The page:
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Submission Guidelines & Editorial Policy

The annual journal of literary and visual art that is published by Upstate Medical University's Center for Bioethics and Humanities, is looking for artists and writers for next year's fall publication! We welcome fiction, poetry, narratives, essays, memoirs, drawings, photography, and graphic art, particularly but not exclusively focusing on themes of medicine and healing.

Submissions are collected and juried from September 1st through May 1st. Limit up to five poems or one essay, no more than 10 pages per submission. Please submit only once during the submission period. Simultaneous submissions accepted.

We recommend that you read excerpts from one or two of our past issues before you submit.


All submissions for The Healing Muse Volume 16 will be collected via Submittable, an easy-to-use online submission tool. Please click the button below to submit your work.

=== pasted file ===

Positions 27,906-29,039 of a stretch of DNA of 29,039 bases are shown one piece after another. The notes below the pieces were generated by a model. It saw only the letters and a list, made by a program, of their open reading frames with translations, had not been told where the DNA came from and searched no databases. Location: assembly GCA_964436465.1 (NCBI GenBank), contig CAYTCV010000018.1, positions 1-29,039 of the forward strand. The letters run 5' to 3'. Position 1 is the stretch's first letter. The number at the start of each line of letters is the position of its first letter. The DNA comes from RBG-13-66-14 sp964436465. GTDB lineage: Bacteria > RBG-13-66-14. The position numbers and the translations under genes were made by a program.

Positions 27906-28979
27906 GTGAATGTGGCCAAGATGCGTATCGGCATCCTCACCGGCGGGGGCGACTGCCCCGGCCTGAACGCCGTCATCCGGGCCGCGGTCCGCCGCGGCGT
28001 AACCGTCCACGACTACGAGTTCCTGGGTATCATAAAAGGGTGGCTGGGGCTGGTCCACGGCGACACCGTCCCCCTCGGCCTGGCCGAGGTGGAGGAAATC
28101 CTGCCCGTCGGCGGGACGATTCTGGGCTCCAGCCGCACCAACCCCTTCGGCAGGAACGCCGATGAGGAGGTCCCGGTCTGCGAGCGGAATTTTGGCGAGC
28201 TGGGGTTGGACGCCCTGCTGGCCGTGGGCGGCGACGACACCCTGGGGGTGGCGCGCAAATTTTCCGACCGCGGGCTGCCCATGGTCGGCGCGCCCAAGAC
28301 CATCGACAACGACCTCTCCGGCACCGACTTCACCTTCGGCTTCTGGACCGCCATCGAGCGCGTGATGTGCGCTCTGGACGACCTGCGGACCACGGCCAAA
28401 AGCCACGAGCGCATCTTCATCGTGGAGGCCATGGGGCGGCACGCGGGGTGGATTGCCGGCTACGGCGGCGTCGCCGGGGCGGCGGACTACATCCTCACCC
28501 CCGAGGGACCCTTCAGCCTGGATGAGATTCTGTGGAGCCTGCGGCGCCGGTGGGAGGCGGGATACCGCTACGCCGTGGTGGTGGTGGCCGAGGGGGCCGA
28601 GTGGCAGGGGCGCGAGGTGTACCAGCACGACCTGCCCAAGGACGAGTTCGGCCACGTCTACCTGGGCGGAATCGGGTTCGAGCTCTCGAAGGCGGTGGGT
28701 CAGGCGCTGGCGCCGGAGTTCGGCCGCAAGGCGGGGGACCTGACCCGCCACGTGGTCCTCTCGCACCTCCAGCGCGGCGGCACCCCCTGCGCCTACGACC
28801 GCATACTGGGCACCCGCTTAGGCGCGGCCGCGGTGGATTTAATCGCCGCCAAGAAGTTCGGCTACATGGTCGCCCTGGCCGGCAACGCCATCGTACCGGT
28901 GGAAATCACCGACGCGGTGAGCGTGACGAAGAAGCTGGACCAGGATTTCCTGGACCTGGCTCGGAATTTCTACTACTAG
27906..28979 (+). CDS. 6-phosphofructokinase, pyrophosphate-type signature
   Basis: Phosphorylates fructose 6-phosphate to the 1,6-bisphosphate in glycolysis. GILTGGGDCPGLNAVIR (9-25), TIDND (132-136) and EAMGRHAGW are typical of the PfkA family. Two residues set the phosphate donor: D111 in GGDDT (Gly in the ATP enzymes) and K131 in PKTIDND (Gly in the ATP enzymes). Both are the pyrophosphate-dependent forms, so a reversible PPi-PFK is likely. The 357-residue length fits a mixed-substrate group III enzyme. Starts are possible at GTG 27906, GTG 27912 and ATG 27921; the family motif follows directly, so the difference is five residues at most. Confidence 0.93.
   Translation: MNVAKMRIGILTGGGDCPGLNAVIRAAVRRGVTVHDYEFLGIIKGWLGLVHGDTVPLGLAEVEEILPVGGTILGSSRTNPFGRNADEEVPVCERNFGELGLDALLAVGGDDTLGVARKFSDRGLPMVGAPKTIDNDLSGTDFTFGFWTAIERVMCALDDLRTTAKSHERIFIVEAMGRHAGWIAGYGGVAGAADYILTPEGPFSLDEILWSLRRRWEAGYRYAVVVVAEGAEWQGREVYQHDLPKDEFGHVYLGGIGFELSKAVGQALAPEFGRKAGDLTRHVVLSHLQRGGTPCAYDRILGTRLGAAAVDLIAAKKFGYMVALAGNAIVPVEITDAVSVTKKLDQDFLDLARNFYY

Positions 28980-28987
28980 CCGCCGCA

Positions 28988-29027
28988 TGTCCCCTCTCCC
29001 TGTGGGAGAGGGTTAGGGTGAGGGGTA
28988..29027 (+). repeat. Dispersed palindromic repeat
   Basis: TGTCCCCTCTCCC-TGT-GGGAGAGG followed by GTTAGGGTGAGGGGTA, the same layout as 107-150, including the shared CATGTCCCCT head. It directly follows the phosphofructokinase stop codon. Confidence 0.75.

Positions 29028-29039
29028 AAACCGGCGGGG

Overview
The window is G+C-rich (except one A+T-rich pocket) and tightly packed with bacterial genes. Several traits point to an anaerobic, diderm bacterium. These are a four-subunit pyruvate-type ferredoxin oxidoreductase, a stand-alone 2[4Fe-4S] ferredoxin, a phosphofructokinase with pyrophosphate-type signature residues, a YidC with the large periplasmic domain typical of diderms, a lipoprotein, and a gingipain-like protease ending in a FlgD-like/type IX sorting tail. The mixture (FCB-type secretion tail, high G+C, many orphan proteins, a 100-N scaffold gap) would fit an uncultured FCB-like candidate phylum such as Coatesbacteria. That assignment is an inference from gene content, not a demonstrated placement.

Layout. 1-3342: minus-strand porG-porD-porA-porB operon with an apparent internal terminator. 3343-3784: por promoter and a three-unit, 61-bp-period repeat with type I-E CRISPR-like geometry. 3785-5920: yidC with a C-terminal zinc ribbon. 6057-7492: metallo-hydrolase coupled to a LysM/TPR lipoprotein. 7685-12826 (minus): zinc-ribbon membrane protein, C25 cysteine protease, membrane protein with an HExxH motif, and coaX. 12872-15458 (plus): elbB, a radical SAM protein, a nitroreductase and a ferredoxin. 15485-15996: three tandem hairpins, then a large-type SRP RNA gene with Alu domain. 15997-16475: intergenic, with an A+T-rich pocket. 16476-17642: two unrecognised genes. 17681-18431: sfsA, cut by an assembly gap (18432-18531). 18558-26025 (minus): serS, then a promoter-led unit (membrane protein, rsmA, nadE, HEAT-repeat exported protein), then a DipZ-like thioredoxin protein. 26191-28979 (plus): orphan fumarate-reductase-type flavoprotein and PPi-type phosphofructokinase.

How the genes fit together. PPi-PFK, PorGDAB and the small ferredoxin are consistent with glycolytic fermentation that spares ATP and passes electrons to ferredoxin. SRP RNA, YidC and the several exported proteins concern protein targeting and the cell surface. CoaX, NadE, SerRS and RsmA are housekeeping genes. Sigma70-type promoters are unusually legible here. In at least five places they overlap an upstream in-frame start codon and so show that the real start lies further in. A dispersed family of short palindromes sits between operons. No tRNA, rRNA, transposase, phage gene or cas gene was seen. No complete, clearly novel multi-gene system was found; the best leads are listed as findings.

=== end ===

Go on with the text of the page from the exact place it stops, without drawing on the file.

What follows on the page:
• For prose submissions, identify piece as fiction, or non-fiction, type doubled-spaced, and put the word count on the first page (2,500 word max).
  • Poems do not need to be double-spaced or have a word count.
  • Visual artists should submit an electronic file at 300 dpi. We accept both color and black and white artwork. Visual art is not reviewed or accepted until after July 1. We thank you for your patience.
  • Manuscripts are considered with the understanding that they have not appeared previously in print or electronic format (including the Internet). Artworks are considered with the understanding that they have not appeared previously in print. We ask authors whose work is accepted to sign a statement declaring that their work has not been previously published by them or under another name. We screen submissions for plagiarism. We require First North American Serial Rights (the rights to the written work return to the author after the journal is published). We reserve the right to edit the work to be consistent with the journal's specifications.
  • Confidentiality. The privacy of patients and clients of health care practitioners should be protected. Physicians and health care practitioners who write about their patients must alter identifying details and characteristics.
  • Contributors will receive two complimentary copies of the issue in which their work appears; additional copies are available at a reduced rate.


Please e-mail us at: hlgmuse@upstate.edu